For example, I met Jeremy Leslie (magCulture) here in New York last May at a popup shop. I came over and showed him the magazine and when he was looking through it, anyone could see in his eyes that he was instantly back in the ‘80s making mixed tapes. (Laughs) And that’s exactly the effect that I want to have happen, to instantly transport you back to that.

Now that being said, if you are someone who is not at all familiar with this format; in fact, just recently I gave someone in their twenties a copy of this, and he couldn’t figure out how to open the cassette case. (Laughs) He didn’t know what it was. But I think that’s also fine. There is something very different about it and very novel. I feel like that becomes a distinguishing point.

A friend of mine recently judged the ASME’s earlier this year and she had this interesting line, which was, nice paper no longer cuts it. You have to go beyond that to really make something special. And I think that’s where print still has a lot of power; you can make it a more distinct experience in the way that digital can’t really replicate. And that’s why I’m making print magazines in this day and age.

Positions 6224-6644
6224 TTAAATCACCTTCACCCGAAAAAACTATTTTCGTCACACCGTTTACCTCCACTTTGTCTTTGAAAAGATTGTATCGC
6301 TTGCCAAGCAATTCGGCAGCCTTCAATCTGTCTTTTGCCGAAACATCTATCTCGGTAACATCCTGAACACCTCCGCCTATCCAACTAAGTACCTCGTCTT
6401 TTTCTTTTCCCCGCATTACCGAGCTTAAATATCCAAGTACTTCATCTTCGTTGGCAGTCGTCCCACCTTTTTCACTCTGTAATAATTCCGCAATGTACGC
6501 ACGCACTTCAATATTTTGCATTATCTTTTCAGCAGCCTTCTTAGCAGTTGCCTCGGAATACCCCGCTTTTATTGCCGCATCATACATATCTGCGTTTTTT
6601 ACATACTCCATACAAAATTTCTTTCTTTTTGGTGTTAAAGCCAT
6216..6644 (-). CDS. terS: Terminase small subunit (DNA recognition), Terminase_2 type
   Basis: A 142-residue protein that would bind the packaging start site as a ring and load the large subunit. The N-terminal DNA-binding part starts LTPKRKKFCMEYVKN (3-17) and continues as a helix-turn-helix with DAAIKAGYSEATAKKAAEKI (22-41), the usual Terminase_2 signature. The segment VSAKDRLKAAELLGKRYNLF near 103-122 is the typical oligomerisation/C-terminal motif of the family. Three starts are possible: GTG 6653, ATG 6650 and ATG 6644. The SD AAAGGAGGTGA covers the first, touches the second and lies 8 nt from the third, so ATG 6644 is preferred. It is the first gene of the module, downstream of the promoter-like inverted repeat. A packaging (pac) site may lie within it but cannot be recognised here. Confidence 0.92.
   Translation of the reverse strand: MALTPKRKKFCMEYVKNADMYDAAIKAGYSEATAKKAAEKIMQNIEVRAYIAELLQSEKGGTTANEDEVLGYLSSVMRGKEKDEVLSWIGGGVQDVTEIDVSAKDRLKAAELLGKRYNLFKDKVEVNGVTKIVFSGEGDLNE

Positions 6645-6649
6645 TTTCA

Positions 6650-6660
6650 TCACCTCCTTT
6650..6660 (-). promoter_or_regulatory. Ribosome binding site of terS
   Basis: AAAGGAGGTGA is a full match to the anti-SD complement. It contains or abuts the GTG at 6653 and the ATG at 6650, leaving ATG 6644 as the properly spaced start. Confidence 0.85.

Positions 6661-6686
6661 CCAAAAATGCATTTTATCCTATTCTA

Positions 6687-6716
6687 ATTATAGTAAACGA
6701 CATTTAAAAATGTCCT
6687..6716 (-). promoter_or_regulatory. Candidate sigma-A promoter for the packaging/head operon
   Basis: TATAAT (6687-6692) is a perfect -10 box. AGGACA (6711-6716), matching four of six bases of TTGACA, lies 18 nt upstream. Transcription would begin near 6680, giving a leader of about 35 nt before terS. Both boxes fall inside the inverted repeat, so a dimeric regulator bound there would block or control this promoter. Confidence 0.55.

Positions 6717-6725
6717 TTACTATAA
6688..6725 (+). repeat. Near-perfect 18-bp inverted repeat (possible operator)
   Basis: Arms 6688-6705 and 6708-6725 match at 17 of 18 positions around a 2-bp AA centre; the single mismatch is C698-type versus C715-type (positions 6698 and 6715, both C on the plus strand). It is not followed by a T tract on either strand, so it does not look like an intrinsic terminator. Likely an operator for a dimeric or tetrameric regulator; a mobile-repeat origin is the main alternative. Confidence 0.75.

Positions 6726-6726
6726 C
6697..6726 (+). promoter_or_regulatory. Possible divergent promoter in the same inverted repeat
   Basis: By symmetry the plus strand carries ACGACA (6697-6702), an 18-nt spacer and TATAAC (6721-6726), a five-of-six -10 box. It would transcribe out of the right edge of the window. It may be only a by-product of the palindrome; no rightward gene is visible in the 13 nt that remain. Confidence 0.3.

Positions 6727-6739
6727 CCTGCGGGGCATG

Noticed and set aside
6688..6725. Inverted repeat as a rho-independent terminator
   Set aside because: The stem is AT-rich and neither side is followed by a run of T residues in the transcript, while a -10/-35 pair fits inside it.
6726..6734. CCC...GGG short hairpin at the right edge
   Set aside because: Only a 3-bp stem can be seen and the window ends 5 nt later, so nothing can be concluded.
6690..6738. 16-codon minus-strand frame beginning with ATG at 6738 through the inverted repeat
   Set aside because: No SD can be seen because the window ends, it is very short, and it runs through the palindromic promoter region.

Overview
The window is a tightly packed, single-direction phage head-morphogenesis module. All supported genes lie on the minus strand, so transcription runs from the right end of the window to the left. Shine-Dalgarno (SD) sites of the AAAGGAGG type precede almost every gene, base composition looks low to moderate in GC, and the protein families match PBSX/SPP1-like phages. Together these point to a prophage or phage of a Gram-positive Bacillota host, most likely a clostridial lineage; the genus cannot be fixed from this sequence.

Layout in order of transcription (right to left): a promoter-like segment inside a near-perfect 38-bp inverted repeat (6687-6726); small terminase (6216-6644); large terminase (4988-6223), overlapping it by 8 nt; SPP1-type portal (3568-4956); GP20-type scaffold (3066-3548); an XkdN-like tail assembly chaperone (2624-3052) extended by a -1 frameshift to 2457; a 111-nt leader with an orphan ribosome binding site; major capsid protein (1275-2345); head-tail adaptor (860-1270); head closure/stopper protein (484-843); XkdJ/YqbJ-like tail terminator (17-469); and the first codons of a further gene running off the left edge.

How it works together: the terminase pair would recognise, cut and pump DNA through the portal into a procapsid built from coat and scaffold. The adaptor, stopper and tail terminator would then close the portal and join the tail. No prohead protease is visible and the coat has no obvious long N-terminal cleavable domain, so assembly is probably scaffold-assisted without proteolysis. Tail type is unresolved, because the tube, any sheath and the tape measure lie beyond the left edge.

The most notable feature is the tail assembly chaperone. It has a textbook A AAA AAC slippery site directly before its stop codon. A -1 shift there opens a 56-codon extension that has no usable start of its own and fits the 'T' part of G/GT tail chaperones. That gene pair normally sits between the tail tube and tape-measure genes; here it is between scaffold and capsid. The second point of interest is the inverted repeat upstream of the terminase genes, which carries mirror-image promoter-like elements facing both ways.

Samir Husni: As a designer, do you feel that print must be designed in a different way? There is a lot of copying from print onto digital screens. Do you feel that publishers have misused digital by just throwing print magazines onto the screen? Who needs to rethink design, is it the print design or the digital?

Josef Reyes: Obviously, they’re very different mediums. I don’t think we’ve figured out a way to make that sort of multi-style designing effective yet, because here’s the problem, you design something for print and when you do, if you do it right – for example, if you art drag a photograph you try to make it work within the page size, the spread size, all that stuff. But then when you transport it to digital, all that doesn’t matter anymore. (Laughs)  But the problem is there are different needs, especially now. I feel like we need something more vertical, things like that.